12 March 2020
MACOM launches dual-channel 96Gbaud TIA and quad-channel modulator driver for 600 and 800Gbps optical networking
MACOM Technology Solutions Inc of Lowell, MA, USA (which makes semiconductors, components and subassemblies for analog RF, microwave, millimeter-wave and photonic applications) has announced the availability of its new dual-channel 96GBaud transimpedance amplifier (TIA) and quad-channel modulator driver for coherent optical networking applications.
Increased demand for data capacity in metro and data-center interconnect (DCI) applications is being driven by trends like the Internet of Things (IoT), autonomous vehicles (AVs), virtual reality (VR) and artificial intelligence (AI). As market demand moves to higher data rates for lower overall cost-per-bit, coherent optical systems are operating at higher symbol rates and with more complex modulation schemes to support data rates of 800Gbps and higher on a single wavelength.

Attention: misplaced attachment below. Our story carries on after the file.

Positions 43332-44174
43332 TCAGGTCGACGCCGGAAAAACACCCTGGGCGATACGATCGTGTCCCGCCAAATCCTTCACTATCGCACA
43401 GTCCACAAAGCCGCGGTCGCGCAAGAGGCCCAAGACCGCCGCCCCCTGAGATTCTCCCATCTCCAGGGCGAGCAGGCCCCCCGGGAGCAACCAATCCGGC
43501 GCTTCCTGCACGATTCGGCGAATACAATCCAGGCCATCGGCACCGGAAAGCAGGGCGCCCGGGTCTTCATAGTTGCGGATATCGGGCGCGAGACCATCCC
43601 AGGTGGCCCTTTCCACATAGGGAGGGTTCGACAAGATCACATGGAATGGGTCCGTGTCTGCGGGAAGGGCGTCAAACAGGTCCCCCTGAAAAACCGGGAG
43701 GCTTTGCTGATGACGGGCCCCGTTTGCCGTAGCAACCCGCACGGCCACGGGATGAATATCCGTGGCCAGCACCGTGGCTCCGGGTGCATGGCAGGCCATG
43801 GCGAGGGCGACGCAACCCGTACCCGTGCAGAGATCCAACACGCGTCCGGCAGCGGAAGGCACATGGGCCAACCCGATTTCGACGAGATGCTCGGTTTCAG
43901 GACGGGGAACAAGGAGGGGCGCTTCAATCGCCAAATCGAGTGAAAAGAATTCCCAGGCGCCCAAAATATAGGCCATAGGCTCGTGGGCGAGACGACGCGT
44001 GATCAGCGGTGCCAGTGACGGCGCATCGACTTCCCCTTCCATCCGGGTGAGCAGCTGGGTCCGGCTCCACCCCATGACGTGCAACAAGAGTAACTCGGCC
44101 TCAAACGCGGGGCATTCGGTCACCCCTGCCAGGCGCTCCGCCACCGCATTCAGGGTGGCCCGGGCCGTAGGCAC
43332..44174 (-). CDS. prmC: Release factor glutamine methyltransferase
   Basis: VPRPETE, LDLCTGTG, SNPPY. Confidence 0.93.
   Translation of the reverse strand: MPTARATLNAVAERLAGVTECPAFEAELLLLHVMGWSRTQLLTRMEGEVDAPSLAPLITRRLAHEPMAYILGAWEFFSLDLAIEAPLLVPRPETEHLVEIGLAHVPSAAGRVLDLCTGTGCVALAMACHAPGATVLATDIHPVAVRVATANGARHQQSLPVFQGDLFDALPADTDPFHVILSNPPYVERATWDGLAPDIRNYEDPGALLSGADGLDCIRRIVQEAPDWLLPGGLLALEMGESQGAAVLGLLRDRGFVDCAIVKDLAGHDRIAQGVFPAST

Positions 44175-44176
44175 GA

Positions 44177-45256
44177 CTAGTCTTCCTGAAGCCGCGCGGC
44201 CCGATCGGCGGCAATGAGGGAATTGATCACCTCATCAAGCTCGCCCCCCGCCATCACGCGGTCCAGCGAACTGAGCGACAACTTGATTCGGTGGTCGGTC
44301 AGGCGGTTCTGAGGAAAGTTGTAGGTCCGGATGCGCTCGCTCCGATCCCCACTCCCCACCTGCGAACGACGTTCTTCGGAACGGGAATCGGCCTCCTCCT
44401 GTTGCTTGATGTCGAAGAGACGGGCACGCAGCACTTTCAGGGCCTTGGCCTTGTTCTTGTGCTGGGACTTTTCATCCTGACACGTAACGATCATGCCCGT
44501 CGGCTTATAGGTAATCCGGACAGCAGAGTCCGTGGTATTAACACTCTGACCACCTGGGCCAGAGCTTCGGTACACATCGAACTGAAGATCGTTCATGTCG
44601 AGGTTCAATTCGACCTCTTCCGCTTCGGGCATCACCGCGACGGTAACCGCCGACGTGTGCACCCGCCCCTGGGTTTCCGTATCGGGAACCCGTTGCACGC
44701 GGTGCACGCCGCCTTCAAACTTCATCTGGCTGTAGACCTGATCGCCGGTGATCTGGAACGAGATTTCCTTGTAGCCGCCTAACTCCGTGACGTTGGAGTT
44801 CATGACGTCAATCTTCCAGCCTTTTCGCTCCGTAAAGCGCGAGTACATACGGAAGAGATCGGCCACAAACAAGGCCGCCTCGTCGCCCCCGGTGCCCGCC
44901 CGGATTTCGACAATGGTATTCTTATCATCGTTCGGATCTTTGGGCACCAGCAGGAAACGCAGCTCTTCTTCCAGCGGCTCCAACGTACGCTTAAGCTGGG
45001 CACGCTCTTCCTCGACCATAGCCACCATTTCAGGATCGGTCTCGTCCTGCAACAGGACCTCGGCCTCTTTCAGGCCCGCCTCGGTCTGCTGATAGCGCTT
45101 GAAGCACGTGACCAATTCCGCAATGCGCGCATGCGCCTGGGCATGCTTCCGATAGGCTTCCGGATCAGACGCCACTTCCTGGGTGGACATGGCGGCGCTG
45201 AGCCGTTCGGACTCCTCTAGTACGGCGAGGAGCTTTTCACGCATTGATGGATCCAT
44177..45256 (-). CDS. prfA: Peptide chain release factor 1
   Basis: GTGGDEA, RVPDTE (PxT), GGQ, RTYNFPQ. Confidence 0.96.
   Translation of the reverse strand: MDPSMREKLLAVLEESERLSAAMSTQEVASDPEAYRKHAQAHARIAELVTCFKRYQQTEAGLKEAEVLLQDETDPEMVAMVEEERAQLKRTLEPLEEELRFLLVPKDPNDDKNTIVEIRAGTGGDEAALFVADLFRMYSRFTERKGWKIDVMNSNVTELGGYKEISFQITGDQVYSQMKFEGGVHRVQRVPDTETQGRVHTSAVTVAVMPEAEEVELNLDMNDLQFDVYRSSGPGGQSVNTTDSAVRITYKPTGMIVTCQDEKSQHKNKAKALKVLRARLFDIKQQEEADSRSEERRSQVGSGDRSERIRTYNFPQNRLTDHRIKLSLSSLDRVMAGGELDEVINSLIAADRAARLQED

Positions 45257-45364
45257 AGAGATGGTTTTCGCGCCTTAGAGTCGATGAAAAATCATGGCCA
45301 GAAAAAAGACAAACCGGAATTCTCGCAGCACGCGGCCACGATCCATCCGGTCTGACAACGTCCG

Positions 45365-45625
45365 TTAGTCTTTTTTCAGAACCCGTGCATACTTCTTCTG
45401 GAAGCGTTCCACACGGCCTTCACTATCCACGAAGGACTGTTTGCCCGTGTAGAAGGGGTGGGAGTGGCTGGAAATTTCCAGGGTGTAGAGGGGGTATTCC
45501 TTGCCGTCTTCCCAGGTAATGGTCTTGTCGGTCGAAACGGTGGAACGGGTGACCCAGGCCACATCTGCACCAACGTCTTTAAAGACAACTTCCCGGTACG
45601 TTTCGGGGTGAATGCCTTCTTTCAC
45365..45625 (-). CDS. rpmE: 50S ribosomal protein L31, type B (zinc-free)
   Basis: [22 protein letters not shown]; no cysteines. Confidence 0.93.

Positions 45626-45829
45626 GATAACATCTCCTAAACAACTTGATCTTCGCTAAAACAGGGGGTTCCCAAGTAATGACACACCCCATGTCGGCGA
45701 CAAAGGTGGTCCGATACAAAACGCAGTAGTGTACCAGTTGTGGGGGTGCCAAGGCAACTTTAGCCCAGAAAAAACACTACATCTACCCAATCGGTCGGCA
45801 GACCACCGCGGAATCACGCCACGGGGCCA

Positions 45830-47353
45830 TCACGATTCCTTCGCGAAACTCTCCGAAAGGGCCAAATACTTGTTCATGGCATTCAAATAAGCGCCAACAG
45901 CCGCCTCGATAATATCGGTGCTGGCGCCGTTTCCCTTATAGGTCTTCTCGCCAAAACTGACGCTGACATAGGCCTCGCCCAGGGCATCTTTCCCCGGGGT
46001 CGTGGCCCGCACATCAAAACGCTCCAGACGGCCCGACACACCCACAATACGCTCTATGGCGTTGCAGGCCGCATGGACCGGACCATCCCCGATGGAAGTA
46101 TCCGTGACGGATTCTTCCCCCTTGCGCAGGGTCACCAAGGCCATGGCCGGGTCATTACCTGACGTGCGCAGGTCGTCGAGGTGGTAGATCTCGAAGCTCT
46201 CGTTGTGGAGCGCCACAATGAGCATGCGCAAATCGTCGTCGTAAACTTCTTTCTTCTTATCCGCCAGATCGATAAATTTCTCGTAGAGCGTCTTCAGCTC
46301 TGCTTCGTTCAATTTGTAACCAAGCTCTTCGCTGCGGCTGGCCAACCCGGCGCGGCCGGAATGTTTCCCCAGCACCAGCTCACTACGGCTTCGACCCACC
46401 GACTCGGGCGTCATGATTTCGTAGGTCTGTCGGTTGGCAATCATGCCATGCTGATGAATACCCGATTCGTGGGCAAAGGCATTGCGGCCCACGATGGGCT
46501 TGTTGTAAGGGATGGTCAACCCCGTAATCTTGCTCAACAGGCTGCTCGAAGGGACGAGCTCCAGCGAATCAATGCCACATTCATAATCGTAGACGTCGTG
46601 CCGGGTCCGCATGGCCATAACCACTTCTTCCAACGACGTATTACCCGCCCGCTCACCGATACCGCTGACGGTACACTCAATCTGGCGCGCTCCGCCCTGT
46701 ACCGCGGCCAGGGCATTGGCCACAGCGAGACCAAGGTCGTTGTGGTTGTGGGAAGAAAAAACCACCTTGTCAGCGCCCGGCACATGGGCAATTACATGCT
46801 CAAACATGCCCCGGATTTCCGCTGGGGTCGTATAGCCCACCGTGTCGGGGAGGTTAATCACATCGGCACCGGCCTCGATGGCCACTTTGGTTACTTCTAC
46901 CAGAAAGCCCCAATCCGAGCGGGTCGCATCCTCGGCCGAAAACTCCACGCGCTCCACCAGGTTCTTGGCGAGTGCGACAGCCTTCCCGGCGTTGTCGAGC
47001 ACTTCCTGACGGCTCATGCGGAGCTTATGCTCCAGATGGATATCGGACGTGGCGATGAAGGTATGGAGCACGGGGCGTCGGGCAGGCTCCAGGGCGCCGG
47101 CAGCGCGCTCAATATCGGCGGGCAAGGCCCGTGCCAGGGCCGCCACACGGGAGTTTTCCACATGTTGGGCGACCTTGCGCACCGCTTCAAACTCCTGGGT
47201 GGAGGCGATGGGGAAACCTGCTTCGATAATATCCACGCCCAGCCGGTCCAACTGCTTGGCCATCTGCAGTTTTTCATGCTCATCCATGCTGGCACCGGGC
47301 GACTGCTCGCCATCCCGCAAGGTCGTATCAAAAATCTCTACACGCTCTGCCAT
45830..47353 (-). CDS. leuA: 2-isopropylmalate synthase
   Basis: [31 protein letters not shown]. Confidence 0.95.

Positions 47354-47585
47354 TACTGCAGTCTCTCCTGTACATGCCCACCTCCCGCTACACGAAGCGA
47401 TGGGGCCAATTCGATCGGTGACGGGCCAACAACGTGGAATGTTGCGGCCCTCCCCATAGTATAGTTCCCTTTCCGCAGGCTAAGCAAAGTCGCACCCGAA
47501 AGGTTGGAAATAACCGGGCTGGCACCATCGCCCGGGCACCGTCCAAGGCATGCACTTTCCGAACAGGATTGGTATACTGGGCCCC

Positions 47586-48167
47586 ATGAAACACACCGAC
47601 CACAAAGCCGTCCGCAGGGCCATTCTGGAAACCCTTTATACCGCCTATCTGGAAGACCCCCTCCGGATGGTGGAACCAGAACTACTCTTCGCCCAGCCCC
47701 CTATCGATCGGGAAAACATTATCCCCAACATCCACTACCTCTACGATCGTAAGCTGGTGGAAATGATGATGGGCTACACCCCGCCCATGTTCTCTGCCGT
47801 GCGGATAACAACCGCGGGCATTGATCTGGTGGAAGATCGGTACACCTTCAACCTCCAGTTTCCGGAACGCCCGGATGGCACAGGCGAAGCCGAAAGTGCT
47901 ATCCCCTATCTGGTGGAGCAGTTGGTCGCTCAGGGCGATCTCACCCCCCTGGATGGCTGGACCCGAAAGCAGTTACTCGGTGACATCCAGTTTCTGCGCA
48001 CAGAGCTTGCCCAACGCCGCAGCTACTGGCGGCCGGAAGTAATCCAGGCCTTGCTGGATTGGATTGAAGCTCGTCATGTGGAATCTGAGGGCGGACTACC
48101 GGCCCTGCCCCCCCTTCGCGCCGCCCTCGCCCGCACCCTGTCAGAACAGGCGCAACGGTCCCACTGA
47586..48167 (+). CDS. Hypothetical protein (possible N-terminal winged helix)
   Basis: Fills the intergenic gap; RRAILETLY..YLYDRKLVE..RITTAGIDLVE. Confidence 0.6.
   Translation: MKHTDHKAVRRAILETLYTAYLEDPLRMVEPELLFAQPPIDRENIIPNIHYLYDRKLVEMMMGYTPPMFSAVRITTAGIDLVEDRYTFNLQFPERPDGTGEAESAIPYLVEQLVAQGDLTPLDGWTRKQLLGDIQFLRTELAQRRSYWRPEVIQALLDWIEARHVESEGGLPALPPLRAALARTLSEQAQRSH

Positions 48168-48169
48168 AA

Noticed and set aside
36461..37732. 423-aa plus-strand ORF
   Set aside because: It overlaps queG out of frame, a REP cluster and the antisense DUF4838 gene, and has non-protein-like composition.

This move to higher data rates drives the need for modulator drivers and TIAs with ever increasing levels of performance. MACOM says that its new MATA-009806 dual-channel TIA and MAOM-009408 quad-channel driver offer the high bandwidth, low noise and low power consumption to enable integrated coherent receivers (ICRs), high-bandwidth coherent driver modulators (HB-CDMs) and integrated coherent transmit-receive optical sub-assemblies (ICTROSAs) operating at up to 800Gbps in telecom and DCI applications.
The MATA-009806 is a dual-channel linear TIA for coherent receivers supporting baud rates up to 96Gbaud and complex modulation formats such as 64QAM. With built-in automatic gain control (AGC) and transimpedance gain of up to 5kΩ, the TIA has 60GHz of bandwidth and ultra-low noise to support applications from long haul to DCI. The device is available in bare die form.
The MAOM-009408 is a high-performance quad-channel modulator driver also supporting 96Gbaud symbol rates. It has up to 19dB of gain with 15dB of gain range and a maximum output voltage of 3Vpp differential. The device is designed to be directly DC coupled to an optical modulator for maximum bandwidth, minimum size and minimum power dissipation. The device is available in bare die form.